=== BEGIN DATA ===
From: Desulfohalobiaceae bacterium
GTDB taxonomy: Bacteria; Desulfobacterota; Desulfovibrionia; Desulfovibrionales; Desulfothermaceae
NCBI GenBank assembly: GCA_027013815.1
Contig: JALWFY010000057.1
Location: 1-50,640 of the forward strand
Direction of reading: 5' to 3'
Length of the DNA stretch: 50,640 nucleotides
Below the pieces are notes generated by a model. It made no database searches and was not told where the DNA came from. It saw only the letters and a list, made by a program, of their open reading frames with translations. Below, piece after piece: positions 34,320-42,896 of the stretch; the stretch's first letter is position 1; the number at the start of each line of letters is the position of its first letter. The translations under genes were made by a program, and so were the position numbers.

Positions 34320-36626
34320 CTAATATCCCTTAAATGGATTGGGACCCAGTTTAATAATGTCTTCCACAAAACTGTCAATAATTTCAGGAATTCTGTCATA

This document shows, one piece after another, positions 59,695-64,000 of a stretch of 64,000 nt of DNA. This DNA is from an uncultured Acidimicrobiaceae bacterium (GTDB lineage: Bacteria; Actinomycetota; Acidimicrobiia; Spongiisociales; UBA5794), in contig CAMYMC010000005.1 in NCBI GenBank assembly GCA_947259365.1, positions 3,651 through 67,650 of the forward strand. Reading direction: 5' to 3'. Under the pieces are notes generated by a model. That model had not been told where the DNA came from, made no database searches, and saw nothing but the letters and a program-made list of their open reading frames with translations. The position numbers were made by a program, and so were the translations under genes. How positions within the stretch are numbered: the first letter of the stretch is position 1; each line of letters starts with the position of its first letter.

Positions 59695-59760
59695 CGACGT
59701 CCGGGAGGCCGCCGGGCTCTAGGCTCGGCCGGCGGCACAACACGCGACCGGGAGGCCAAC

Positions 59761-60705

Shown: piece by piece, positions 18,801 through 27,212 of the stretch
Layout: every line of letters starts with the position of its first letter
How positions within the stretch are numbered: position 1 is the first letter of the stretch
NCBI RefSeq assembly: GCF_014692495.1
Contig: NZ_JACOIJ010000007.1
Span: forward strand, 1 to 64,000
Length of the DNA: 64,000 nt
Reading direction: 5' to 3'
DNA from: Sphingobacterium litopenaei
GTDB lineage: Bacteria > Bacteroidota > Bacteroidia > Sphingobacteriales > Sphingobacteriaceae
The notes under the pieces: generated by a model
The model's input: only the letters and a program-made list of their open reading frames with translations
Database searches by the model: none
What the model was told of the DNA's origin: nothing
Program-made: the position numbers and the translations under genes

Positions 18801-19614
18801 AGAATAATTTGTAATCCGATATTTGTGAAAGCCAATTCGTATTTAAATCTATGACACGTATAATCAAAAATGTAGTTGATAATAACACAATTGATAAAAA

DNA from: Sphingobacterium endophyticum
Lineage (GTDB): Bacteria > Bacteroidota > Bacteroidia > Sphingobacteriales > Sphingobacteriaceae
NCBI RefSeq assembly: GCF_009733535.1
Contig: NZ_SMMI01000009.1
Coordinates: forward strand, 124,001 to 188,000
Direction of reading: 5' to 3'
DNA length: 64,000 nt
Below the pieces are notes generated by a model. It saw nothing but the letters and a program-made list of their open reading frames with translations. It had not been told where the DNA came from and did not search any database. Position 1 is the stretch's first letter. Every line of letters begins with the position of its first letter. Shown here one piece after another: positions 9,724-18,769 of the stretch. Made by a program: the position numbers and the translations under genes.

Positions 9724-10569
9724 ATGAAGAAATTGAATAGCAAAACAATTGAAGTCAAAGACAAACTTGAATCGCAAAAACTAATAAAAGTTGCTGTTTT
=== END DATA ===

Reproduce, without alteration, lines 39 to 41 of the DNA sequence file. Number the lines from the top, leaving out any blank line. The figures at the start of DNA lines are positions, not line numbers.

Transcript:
DNA length: 64,000 nt
Below the pieces are notes generated by a model. It saw nothing but the letters and a program-made list of their open reading frames with translations. It had not been told where the DNA came from and did not search any database. Position 1 is the stretch's first letter. Every line of letters begins with the position of its first letter. Shown here one piece after another: positions 9,724-18,769 of the stretch. Made by a program: the position numbers and the translations under genes.

Positions 9724-10569